awesome! glad things are back to normal!
Running hot would be my way of thinking about running basal up. Sometimes when I correct with insulin on board (particularly "bad insulin" like Maurie is mentioning...which sometimes seems to deploy slowly but sometimes seems to still work...), I'll get a big crash in a while. The basal seems easier to catch, as I can watch the CGM for the BG to start to level out...120-125-132-134-135....and just turn the basal back to normal which, depending on where exactly it is in the basal cycle, generally doesn't seem leave as much new IOB floating around as a correction bolus would. It's sort of "gentler". I probably do these corrections often due to being a lazy carb counter and being off by 5 G of carbs or so so it's not a huge deficit in insulin.
I'd try to use my pump to see what it would calculate but, unfortunately, my BG is 79 right now so I am not "correctable" but a unit bolused vs. a basal adjustment of .7U for an hour, if I kill it at 45 minutes has probably pumpedd maybe .4-.5U so it's slightly finer dosing.
My problem with injections is that I need such a small amount, sometimes less than 1 unit. It is impossible to dose that little with a syringe.
I actually think it was the reservoir rather than the insulin itself but I won't be using the vial again to test the theory. The clue was when my wife smelled insulin and I remembered that in pump training the CDE mentioned in passing that it was important to learn the smell of insulin to catch bad sites. I had already switched out the site and had tested negative for ketones so I was confident that the site itself was OK. The reservoir/insulin was the only other piece. I didn't switch out the reservoir when I had changed the site because I had just started it and had about 5 days of insulin left. Sometimes it doesn't pay to be frugal with supplies.
I am glad things turned out well. However a small point, using a pen or a syringe it is really the very same. The pen is dial insulin, the syringe is pull from the vial. It is six one half a dozen another.
at any rate i am glad it worked out for you.
Sorry I did not see your original post until now. I follow a "protocol" when I have stubborn highs. So far, my last step is changing the reservoir and cartridge. I was going to suggest that, but see you already figured it out - good job!
FWIW, do you have an insulin syringe that you could test the insulin with? Eat something that you need to bolus just a few units for, use the insulin from the "bad" vial and a syringe and see what the results are. My experience has mainly been the insulin in the reservoir has gone bad, but not in the vial.
Ug, after replying to this, I'm finding myself in a similar situation. BGs of about 280-300 all day without eating. A 400 overnight. I've got bronchitis and a sinus infection, a nasty bug all week long. I'm on cipro. Confirmed with the doc and pharmacy that cipro should't affect the BG. I just had some light yogurt for breakfast and then a salad for lunch. I thought the sugar was coming down, but checked after the salad and it went from 270 to 300. I've lost about 3.5 lb this week from just not being hungry. But now I'm worried it's the fat burning. I sure hope not. My endo's advice is to test every 4 hours. I'm having moderate ketones when I check. The last time I checked looked slightly better than before. I keep upping the basal and bolusing--I know I shouldn't stack but this is worrisome.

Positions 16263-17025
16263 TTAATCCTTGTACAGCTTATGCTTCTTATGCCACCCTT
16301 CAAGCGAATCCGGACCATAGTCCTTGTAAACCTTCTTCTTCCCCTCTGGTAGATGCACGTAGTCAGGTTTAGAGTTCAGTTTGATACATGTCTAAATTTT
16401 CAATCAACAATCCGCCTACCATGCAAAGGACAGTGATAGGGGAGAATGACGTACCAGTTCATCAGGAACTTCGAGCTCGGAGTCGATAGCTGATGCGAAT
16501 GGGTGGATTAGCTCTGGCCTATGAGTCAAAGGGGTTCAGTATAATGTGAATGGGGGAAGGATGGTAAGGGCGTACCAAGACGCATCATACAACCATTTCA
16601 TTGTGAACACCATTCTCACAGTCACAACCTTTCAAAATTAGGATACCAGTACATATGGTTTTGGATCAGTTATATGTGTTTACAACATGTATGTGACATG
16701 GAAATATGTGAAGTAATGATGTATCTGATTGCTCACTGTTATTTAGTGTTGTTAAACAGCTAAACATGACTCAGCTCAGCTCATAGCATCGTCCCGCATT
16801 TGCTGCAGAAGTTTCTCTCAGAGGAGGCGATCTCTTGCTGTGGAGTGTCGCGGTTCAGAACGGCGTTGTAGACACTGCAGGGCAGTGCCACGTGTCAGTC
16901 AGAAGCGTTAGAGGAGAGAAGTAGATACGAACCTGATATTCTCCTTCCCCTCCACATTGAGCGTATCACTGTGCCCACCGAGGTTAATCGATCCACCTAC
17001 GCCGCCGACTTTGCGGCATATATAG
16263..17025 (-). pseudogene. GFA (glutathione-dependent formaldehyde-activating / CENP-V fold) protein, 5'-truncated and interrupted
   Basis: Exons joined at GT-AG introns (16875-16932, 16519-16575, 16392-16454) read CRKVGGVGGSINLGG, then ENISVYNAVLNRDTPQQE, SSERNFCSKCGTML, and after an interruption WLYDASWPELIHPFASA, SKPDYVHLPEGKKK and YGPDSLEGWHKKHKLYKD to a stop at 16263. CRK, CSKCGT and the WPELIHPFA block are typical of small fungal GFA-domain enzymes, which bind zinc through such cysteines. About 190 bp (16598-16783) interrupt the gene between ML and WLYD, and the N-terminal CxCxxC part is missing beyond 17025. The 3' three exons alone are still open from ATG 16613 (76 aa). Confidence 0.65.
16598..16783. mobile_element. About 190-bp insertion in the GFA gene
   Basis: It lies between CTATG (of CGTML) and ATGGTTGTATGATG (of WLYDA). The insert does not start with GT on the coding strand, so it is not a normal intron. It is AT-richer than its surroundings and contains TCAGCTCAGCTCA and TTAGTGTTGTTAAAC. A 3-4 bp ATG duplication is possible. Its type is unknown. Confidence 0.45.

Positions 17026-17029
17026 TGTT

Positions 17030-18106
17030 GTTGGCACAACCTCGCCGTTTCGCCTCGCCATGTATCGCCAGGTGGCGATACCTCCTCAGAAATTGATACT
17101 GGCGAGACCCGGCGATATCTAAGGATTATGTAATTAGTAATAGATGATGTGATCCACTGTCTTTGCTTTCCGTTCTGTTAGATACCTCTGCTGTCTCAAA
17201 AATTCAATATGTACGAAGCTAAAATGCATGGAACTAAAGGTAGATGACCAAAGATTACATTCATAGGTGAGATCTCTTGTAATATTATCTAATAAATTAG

Sometimes when you are ill, there is no cure until the illness is gone. Being a sick diabetic is the worst.
A major cause of problems can be dehydration and low electrolights. They sell no cal "gatorade" which might really help. Flushing your system with helpful liquids and testing all the time (every 4 hours, 24 hours per day) and ketone testing is imperative.
Get a really good book, set you glucose montior and always full glass of helpful liquid beside you, bundle up in warm blanket and relax. Keep checking ketones and relax. Hope you feel better soon, Paul.
Thanks a lot. I changed my pod (omnipod) and a new bottle of Humalog. It's coming down quick now. Appreciate the advice!
Long-term diabetic Brunetta answer to persistent highs: First steps 1) change out the entire infusion set and the resevoir- check blood sugats frequently every 30-45 minutes or so, for two hours.I correct through the pump.Drink a lot of water. Some times like acidrock, I will up the basal, but only to 130% and just for an hour. I do like quick corrections. Need energy and I am not energized at 250+.I am hungry but I fast for AT LEAST TWO hours. Check to see if you are dropping. You may not be in range in two hours, but you should be dropping.;2)Check blood sugar at 3 hours post correction( this is a long process to do safely, that is why I sometimes tend to over-correct, because it takes a loong time to safely correct a high, and I cannot afford the swings back and forth if I am working, busy,3) I correct with the syringe if it is more than 3 hours post correction and I am still very high or rising. I check for ketones.
4) If spilling ketones at a high number, the Last resort is to call the dr. I only have had to do this once when I had a crimped cannula for several hours and wasn't able to change out the set nor inject, as I was away from home without suplies. I was able to get to MY DR'S other office, though sick as a dog, and the MM rep had left an infusion set for me, I changed out and gavE myself an injection there, as thEy had syringes and extra insulin.I will never do that again( leave the house without back-up supplies)
HOPE THIS WORKS. I do have a sick day basal that works most of the time, as well